Investigative intelligence

Using Siren to increase personal productivity and enable quick insights

Jeferson Zanim
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Jeferson Zanim, Head of Client Services, at Siren, gives you a tour of the Siren platform. See how it can increase personal productivity by merging big data dashboards, links analysis, search engines, and operational monitoring. It extends data analysis with unique associative and multimodal analytic capabilities, finding relationships between data sets that were simply not visible before.

At Siren one of our major focuses is on investigative intelligence. The Siren platform merges functionalities that were previously disconnected, such as big data dashboards, link analysis, search engines, and operational monitoring. It extends data analysis with unique associative and multimodal analytic capabilities, finding relationships between data sets that were simply not visible before.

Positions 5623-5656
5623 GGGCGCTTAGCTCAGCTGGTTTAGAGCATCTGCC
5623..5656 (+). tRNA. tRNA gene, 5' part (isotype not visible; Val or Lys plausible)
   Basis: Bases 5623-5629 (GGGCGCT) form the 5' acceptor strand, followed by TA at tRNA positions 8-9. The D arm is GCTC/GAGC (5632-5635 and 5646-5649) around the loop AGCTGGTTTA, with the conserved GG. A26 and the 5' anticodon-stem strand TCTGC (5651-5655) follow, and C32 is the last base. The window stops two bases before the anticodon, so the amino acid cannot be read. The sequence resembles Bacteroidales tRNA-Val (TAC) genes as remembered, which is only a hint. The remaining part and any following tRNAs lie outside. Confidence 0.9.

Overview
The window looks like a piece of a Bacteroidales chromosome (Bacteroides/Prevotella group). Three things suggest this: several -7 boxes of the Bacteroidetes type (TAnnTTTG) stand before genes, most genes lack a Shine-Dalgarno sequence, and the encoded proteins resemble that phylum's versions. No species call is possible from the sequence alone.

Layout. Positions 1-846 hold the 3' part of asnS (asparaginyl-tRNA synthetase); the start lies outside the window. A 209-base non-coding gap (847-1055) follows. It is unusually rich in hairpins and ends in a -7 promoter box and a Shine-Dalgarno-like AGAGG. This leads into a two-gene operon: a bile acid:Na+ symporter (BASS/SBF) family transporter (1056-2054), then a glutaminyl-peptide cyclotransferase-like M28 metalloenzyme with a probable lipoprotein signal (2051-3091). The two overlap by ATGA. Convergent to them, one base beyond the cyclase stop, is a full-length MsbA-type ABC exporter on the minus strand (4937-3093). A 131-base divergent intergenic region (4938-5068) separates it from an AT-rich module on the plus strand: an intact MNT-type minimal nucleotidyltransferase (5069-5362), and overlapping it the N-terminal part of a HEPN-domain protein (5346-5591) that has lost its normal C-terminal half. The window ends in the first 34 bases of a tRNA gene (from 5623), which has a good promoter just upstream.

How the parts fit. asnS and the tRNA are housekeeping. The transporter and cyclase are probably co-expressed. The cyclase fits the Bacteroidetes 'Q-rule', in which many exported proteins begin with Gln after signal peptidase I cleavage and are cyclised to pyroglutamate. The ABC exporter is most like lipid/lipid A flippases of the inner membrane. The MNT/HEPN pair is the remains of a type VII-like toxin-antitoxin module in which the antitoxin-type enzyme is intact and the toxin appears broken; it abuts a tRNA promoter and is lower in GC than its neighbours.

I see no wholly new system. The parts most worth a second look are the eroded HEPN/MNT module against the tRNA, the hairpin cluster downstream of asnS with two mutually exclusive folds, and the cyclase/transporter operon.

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There are many Business Intelligence (BI) platforms in the market and, undoubtedly, they do provide value, however, as a rule, we tend not to compete with them. In general, BI solutions are relevant when you have a specific use case, for example if you’re trying to analyse sales revenues by territory over a month or year. This is a clearly defined requirement; it might be something you look at every day – but it’s always the same thing. Data is modelled for this use case and reports are created using the BI solution. We can do this, but it’s not our main focus.